After 18 years with the City of Lewiston, Deputy City Administrator Phil Nadeau has announced his impending retirement, effective June 30. Following a total of 23 years in public administration, Nadeau recently submitted his letter of resignation and shared the news with municipal employees. He looks forward to spending more time with his family.
“Phil Nadeau is a class act,” said Mayor Robert E. Macdonald. “While I understand his decision, this is a tremendous loss for the City of Lewiston. He has given his heart and soul during his service with city government, and we have all benefitted from his expertise and insight.”
The public is invited to meet Jon “Bowzer” Bauman at a free event at the Gendron Franco Center on Tuesday, January 17 at 2 p.m. Bauman, formerly of Sha Na Na and TV game show fame, is a co-founder of Senior Votes Count. He will be in Maine with Social Security Works to present a message called “Hands Off Medicare.” All are welcome to attend the brief talk in Heritage Hall and then stay for photographs with Bauman, who will be joined by Alex Lawson, Executive Director of Social Security Works. This is Bauman’s second appearance at the Franco Center.
By Jonathan P. LaBonte
Mayor of Auburn
Last week in my report, I predicted the Auburn City Council would find a means in the upcoming budget process to reduce the tax burden on its taxpayers.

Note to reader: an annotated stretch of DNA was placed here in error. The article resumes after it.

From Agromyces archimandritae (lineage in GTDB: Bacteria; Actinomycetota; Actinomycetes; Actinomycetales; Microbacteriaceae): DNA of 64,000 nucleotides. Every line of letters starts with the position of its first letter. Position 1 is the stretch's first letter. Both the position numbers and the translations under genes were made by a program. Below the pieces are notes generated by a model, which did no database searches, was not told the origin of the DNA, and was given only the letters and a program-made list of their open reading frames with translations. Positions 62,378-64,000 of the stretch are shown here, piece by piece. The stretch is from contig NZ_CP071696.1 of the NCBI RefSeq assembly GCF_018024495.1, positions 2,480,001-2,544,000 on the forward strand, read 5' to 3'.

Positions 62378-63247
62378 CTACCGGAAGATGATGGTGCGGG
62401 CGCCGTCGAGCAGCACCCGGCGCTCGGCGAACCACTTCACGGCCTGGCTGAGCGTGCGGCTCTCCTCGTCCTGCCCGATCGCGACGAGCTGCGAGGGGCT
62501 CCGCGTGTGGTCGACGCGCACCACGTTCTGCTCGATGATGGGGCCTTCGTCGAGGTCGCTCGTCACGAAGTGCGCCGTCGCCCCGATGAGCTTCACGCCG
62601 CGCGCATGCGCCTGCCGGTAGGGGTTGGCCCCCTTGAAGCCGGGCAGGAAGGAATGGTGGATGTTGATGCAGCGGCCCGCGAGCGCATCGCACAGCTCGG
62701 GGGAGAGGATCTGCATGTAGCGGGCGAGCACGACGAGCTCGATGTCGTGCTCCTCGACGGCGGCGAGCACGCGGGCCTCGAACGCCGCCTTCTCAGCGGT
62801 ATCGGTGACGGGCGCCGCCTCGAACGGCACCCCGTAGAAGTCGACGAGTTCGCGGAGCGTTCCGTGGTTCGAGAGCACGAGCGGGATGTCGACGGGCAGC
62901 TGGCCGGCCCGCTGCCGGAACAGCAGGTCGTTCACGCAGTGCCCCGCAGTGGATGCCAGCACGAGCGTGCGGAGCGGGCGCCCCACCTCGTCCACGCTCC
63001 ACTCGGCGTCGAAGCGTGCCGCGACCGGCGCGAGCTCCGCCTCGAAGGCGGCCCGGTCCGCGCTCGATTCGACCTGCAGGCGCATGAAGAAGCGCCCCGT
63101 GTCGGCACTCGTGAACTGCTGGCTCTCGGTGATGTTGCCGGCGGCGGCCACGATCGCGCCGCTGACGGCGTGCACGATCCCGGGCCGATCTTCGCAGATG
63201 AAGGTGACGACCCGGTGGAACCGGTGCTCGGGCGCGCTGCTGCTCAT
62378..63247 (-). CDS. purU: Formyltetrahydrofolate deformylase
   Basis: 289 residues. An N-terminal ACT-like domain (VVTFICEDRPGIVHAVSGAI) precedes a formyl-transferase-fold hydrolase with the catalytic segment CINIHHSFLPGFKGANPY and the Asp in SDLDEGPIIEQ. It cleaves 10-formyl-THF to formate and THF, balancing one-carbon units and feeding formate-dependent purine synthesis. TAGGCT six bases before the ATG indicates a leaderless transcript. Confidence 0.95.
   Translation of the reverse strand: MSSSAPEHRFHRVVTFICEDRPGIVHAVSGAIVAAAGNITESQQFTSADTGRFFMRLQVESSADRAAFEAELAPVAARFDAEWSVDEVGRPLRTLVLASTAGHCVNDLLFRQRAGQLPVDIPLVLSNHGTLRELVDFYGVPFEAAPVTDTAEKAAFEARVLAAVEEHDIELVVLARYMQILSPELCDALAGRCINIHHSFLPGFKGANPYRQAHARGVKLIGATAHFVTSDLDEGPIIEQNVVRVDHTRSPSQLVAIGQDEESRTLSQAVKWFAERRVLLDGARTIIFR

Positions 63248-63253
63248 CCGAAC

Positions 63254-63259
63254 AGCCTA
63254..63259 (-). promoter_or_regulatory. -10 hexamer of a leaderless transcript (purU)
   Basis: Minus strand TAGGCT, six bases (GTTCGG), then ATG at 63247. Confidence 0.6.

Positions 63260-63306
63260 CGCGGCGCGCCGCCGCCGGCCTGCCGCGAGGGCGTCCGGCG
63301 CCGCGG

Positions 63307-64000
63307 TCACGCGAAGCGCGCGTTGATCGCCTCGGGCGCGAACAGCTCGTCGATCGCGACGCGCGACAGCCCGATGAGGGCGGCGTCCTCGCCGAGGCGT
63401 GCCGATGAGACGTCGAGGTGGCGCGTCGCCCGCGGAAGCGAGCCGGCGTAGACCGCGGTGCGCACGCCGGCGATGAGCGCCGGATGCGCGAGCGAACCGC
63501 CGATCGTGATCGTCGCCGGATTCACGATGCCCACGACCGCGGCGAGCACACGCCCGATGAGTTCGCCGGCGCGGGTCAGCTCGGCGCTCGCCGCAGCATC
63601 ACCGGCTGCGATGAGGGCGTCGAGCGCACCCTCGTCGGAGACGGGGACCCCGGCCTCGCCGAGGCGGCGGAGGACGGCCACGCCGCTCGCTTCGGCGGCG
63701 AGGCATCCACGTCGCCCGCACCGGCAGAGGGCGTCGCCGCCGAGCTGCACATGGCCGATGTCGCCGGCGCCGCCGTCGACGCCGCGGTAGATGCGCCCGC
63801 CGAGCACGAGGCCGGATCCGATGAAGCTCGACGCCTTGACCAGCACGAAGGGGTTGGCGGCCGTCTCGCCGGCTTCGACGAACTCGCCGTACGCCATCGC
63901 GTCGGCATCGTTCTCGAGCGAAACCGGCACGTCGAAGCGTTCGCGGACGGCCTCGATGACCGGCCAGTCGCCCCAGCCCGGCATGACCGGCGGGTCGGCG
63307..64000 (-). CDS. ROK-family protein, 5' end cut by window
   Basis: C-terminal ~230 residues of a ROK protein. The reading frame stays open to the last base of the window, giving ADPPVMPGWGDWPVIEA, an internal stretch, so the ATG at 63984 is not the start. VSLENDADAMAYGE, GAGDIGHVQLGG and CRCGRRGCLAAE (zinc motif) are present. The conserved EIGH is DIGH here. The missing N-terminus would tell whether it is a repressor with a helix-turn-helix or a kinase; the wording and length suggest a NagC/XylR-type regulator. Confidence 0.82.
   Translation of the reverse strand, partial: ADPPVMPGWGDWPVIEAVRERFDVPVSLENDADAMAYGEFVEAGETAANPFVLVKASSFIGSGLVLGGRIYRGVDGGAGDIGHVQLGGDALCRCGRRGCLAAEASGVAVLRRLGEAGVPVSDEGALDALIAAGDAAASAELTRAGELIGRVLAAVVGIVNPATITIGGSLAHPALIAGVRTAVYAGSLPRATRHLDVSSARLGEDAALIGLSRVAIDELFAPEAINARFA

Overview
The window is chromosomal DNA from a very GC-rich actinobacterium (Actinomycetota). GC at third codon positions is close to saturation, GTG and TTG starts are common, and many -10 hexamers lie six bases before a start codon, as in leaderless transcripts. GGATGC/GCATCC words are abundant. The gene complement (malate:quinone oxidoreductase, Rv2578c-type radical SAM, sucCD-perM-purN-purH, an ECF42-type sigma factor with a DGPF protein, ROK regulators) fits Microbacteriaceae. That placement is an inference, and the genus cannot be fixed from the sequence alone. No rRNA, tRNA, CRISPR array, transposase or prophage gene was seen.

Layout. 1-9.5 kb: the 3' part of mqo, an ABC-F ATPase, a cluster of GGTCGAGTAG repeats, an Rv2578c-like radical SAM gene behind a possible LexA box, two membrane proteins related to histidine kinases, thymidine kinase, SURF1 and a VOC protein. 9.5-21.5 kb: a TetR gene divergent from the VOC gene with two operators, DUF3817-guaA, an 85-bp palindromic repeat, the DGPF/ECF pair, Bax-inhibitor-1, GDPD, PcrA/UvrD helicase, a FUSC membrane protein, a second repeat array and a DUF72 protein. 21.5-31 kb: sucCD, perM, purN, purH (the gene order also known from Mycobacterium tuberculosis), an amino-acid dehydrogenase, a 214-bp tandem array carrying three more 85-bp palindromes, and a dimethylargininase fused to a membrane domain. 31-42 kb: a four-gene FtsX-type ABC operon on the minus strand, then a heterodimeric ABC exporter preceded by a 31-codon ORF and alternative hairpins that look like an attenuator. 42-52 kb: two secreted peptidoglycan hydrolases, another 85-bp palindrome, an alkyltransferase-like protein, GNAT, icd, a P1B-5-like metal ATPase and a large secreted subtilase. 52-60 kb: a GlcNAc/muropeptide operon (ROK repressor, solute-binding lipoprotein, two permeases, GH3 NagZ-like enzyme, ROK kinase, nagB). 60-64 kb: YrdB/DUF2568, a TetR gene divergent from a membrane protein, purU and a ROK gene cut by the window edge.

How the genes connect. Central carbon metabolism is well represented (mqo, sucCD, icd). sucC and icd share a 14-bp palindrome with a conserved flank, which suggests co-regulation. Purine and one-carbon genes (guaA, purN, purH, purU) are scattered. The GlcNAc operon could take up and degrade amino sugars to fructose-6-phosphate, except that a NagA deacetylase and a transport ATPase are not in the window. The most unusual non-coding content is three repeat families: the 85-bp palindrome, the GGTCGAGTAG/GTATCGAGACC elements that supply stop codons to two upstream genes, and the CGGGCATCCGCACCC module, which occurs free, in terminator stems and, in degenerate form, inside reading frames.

That task became difficult on January 1 when two things happened: Androscoggin County confirmed a property tax increase of nearly 7% and the Auburn Water District has floated increasing their rates by nearly 20%.
While the county tax increase was set in stone when the budget committee failed to find a means to reduce county expenditures, a major driver of increased county spending over time has been the county-based 911 communications–a system that Auburn subsidizes through its property taxes, only to have to fund 50% of a duplicative system at LA 911.
By Robert E. Macdonald
Mayor of Lewiston
Power corrupts! In politics, a percentage of seasoned politicians inevitably develop The Tammany Hall Syndrome, succumbing to a carrot being dangled in front of them by lobbyists.They are secure in their seat. No one credible ever challenges them.
Thus they feel very secure in their elected position and, like every criminal, they feel they are much too smart and powerful to get caught.